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This adds a whole new dimension to 'Intel Inside'. It says exactly what anyone needs to know.

If it's for enterprise features as 'innocently' suggested that those who do not need or want this feature should be able to put it off simply without drama, debate or discussion.

Its not surprising that both AMD and ARM have it. This is an orchestrated effort signifying the win of paranoia and security over privacy in the western world.

This war is being fought on too many fronts by well resourced and paranoid security agencies with all the tools to influence and the only defense would be individuals and our sense of right and wrong. But it seems individuals have been completely disempowered and reduced to survival mode and are not in a position to stand up for the right thing or even talk about it.

If 'moral' individuals can so easily be quietened in well off economies then one wonders what happens in other economies where basic survival is a day to day fight. Who will fight the privacy war? The silence is deafening. It seems all the activism and racket from media, academics, NGOs and human rights organizations only come into play when a western political or strategic objective needs to be met.

There are many who believe that by working with and supporting security agencies they are somehow in the forefront of a nebulous fight of survival and freedom in a dark world. This 'dark world' is a self created and self serving fantasy and comedy for grown, well adjusted and well read individuals to fall for that push humanity into a negative space.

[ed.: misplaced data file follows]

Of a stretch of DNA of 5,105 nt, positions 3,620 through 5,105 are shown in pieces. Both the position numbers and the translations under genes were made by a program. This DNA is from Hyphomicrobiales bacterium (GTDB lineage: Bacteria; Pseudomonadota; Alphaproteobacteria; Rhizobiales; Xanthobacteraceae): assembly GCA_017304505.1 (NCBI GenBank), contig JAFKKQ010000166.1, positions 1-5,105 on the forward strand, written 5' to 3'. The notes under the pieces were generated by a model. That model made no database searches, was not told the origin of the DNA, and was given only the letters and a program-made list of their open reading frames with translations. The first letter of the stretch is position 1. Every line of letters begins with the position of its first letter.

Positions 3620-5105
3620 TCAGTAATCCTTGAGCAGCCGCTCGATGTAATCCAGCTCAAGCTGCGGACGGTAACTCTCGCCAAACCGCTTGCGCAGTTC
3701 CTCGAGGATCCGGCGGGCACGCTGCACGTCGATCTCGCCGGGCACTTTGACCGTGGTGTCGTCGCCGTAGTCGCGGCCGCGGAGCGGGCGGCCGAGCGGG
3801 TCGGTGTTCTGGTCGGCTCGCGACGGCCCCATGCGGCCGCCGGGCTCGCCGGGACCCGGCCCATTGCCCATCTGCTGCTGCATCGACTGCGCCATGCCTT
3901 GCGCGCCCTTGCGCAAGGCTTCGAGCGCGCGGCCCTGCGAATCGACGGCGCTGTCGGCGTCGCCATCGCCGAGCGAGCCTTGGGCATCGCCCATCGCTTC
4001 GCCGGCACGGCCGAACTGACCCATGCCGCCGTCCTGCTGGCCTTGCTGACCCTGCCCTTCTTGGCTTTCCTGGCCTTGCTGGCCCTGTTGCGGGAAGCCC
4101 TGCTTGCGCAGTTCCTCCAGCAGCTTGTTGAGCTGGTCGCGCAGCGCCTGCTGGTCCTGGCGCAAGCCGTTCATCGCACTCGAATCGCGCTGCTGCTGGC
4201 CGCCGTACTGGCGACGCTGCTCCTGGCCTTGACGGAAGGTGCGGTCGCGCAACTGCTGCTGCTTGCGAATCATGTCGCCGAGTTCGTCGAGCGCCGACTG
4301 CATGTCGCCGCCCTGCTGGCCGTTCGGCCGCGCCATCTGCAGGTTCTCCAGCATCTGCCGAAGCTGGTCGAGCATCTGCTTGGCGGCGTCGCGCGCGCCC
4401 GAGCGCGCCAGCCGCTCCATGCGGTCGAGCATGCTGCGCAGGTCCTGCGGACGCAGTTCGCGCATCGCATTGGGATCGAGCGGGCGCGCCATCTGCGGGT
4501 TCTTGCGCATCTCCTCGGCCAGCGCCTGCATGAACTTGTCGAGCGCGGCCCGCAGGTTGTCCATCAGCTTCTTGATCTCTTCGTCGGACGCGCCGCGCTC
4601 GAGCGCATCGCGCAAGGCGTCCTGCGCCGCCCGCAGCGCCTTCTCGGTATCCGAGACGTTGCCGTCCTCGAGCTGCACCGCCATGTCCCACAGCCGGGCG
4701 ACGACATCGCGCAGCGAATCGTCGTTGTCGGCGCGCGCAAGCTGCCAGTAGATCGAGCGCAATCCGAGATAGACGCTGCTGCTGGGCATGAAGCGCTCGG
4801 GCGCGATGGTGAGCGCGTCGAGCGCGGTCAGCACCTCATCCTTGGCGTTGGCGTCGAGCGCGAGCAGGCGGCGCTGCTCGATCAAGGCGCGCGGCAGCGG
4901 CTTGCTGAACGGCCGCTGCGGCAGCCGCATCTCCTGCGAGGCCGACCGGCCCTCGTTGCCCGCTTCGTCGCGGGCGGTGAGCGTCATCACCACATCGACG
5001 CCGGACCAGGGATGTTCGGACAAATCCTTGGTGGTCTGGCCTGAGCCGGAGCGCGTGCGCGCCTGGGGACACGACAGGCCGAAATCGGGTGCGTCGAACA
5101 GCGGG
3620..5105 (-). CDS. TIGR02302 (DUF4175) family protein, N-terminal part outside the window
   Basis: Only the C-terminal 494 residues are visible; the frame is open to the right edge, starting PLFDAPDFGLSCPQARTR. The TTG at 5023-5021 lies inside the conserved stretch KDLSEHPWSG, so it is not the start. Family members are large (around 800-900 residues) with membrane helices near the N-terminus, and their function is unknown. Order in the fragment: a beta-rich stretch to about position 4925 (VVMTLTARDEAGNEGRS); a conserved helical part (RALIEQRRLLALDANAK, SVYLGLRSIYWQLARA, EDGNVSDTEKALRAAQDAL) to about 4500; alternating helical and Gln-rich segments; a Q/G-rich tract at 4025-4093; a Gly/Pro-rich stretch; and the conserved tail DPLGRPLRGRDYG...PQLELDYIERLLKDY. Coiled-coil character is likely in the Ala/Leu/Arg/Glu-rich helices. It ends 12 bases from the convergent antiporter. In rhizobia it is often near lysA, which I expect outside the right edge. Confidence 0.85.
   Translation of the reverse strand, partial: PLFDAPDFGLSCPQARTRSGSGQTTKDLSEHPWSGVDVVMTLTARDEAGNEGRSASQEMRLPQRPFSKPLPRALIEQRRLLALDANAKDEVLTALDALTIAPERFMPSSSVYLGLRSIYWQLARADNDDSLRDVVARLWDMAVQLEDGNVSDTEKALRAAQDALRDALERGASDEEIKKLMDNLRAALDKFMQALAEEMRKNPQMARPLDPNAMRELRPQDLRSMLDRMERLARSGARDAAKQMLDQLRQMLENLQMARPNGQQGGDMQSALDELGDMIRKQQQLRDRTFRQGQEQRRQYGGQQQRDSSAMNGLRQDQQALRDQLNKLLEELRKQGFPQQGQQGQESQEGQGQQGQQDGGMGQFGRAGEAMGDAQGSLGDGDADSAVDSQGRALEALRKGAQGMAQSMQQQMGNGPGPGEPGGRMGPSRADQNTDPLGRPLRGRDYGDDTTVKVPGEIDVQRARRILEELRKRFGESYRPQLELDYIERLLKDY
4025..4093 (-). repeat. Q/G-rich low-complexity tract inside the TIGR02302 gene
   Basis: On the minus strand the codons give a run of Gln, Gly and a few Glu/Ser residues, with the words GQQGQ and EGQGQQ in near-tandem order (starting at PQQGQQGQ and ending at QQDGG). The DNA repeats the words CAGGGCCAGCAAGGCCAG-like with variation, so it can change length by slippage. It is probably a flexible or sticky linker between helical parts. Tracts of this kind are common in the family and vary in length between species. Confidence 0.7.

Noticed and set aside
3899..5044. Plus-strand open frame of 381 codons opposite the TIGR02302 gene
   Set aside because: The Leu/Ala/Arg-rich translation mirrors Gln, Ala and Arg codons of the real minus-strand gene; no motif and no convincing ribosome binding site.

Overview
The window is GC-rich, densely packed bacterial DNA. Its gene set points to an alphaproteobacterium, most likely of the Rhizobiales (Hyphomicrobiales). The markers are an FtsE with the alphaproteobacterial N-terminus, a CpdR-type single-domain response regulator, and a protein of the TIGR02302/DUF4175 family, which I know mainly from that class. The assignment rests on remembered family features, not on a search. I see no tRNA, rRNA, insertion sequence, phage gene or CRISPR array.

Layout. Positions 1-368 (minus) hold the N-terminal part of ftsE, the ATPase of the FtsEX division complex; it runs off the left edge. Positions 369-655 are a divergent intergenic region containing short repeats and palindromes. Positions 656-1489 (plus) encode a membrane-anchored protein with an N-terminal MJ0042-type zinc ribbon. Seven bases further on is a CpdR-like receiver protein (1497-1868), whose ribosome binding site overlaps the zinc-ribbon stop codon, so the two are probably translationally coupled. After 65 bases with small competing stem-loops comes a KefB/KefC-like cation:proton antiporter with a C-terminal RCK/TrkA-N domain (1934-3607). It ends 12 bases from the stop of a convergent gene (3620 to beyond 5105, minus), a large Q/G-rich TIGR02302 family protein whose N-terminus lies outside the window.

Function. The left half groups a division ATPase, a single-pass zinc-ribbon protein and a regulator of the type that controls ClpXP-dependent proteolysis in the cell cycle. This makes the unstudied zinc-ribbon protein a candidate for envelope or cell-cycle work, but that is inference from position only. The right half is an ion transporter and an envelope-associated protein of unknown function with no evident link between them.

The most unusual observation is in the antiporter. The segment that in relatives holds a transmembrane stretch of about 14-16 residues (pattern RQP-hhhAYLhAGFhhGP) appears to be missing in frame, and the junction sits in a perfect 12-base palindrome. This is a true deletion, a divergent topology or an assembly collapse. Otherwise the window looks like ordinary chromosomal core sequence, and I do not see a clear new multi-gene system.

It can be taken for granted unless conclusively proved otherwise with the burden of evidence swaying the other way that any technology coming out of the USA and Europe is compromised completely and the fight for privacy here has been lost.




This is simply a barrier of resources and technology. Let's consider how software became "free". An idealist, an university and a motivated Finnish student, among many others, were able to create two complete, free operating systems and toolchains, on top of which anybody and everybody in the world could build. Now free software is a resounding reality and even increasingly adopted by large corps who were 100% closed in the past.

The germane question is, can a similar revolution happen for hardware? Can motivated individuals, or small groups of people, reasonably hope to design AND manufacture ALL the hardware for a modern computer? The answer is it's quite beyond the bounds of possibility. The tech is too complex, too closely guarded and manufacturing has HUGE upfront costs.

THAT is why hardware is currently completely dominated by a few big players, which allows them (and any other "agencies") complete control to essentially do as they wish.

We were able to make software creation egalitarian. Unless we can do the same for hardware (from ground-up), we will be ultimately controlled and never be in full control.


You're right that the barrier to open hardware is very high, but I hope that open firmware may at least help mitigate, if not solve, this problem. Buy a machine with ME-like hardware, flash the firmware with something open source and trusted and which disables ME, or returns control to the system owner.